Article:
Have you ever wondered why you are only meant to add stock by the ladleful when making risotto ? Why not just add it all at once and let it boil down like most other rice cooking methods? Well the answer has to do with achieving a perfectly creamy consistency. Making a good risotto is all about extracting the creamy starchiness from arborio – or carnaroli, vialone nano, baldo if you are feeling adventurous – in order to create a tasty slush of gooey, creamy deliciousness.
One of the ways of achieving this – other than selecting an appropriately starchy short grain – rice is to add the stock a tiny bit at a time. Why? Because if you add all of the cooking liquid at once, the rice disperses in the liquid and the grains don’t touch each other enough. However, if you add just a little liquid at a time the grains rub together as you stir, which releases more starch. This, along with a delicious stock, a lot of butter and some grated Parmesan is the absolute foundation of a creamy, flavoursome risotto.
The Perfect Risotto & Risotto Pie
For all Risottos
- 1 cup of arborio rice
- 1 litre vegetable or chicken stock
- 1 leek or 1/2 onion
- 4 tbs olive oil (other oil is fine too)
- 4 cloves of garlic
- 2 knobs of butter or more!
- A lot of freshly grated Parmesan
Optional ingredient ideas
- Asparagus, lemon zest, parsley and chicken (optional)
- Mushrooms, thyme, lemon zest, truffle oil (optional) and bacon (optional)
- Roasted pumpkin, pine nuts, thyme and pancetta (optional)
- Peas, mint, lemon zest and lamb (optional)
- Rainbow chard and goat’s cheese
- Beetroot, goat’s cheese, rocket and orange zest
- This method is for cooking all risottos, so bear in mind that there may be extra steps depending on what ingredients you choose to add flavour.
- Heat olive oil in a large pot and add the leeks (or onions) and garlic. Add any other extra ingredients you think need to be added i.e. spices, woody herbs, meat and some types of veges. Sauté on a medium heat until the onions turn translucent. Make sure they don’t brown too much – if this starts happening turn the heat down immediately and take the pan off the heat for a few moments to cool it a little.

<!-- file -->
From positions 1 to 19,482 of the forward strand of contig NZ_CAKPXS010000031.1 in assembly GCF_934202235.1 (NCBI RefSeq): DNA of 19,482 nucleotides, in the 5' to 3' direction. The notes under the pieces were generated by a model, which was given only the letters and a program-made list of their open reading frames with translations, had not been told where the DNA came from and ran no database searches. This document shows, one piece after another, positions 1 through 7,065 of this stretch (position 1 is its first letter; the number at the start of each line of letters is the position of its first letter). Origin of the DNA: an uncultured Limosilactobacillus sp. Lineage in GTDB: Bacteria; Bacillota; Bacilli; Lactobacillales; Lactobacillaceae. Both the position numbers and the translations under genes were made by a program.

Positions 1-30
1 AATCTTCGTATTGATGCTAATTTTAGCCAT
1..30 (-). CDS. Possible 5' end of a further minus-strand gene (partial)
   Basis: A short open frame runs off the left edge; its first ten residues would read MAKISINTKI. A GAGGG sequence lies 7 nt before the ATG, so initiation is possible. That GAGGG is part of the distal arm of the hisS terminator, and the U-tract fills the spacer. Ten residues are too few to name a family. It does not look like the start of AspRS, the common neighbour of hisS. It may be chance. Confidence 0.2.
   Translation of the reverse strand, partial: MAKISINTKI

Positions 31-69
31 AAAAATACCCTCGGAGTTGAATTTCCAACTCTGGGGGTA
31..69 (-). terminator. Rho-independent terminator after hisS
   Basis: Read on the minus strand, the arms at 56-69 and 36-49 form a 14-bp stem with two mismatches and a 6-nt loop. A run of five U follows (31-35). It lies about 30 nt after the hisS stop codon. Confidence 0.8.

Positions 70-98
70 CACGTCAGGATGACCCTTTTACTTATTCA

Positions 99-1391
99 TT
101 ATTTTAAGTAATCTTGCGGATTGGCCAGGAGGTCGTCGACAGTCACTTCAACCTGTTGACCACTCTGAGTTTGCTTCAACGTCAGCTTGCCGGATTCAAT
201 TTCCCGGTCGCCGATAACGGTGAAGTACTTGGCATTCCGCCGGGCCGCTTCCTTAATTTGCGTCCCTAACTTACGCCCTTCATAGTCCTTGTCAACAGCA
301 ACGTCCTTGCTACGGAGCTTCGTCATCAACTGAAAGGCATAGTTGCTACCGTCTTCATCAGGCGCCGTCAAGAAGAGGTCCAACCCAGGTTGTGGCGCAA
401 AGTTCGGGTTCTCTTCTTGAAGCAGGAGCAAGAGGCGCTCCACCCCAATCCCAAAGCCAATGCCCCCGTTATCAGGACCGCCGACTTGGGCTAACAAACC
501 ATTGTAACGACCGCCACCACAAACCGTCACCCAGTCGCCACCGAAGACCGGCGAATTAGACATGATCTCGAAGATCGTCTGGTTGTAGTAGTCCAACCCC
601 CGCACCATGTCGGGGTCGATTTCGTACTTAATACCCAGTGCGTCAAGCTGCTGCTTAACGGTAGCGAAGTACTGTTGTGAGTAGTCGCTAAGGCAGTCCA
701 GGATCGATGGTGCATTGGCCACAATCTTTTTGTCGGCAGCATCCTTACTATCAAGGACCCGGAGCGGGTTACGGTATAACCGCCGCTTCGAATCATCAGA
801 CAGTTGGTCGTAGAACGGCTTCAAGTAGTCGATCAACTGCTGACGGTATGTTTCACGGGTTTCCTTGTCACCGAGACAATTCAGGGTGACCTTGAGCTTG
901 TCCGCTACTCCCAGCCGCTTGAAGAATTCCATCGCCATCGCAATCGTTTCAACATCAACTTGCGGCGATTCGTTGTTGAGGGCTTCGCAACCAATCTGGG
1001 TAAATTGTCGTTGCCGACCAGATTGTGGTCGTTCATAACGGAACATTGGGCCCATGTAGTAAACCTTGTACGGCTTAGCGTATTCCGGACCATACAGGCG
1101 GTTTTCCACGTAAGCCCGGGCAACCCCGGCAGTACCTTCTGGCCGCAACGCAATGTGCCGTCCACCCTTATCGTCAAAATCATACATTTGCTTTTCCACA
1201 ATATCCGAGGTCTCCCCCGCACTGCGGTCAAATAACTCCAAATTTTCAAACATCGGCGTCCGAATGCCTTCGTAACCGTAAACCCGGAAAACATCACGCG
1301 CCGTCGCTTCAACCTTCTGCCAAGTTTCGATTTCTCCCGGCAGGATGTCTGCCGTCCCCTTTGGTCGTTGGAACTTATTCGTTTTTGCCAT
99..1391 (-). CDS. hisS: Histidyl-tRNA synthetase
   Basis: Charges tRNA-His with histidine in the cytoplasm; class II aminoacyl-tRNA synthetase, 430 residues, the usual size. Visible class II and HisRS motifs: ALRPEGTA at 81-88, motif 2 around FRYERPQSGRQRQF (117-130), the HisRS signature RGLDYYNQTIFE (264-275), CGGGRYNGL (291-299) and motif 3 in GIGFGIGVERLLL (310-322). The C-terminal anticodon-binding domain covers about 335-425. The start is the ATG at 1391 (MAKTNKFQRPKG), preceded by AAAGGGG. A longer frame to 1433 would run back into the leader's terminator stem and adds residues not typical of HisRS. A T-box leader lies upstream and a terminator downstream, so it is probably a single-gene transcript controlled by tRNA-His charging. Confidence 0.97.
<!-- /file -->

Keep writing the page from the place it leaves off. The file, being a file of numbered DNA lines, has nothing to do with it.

- Add the arborio rice and fry gently until the rice turns from white to clear. This should only take about 1 minute. Now start adding stock by a ladleful at a time – you will need to add a few ladles initially. Keep adding stock as the rice dries out and keep stirring. You may need to add some ingredients at certain points in this process i.e. some vegies or meats. The rice should take about 20 minutes to cook. Be patient. Turn on some opera music and sing Pavarotti at the top of your lungs if need be!
- Once the rice looks close to being cooked – it should still have a little bite to it – add in some more stock, put in the knobs of butter, grate a generous amount of Parmesan cheese into the pot, stir a little, turn off the heat and cover with a lid. Leave it to sit for a few minutes. You want the rice to be quite sloppy in consistency. Of course this is a personal preference thing but risotto should be quite gooey and similar to the consistency of porridge. There should be a creamy white sauce surrounding the rice.
- Take the lid off the pan, taste the risotto – add some more butter and/or Parmesan if you think it needs it and then and only then season it. Serve on a plate and grate more Parmesan and add lemon zest on top with some sprinkled herbs (optional) and a dash of extra virgin olive oil.
- This is so easy it only needs one paragraph to explain! It is also super delicious! So next time you make a risotto make sure you make way too much.
- Put yesterday’s cold risotto into a pie dish. Push it down so that it is reasonably compact. Taste your cold risotto first to see if it needs more seasoning. Grate a generous amount of Parmesan cheese on top. The more the better! If you are worried about the cost of Parmesan simply supplement or substitute with another cheaper cheese. The more cheese (especially Parmesan) you add on top the tastier the pie will be. Also sprinkle over some bread crumbs and a little olive oil. Bung it in an oven heated to 200°C for about 15-20 minutes or until the cheese top has turned golden brown.
I guarantee you won’t be left with pie on your face – you will eat every last morsel left on your cheek!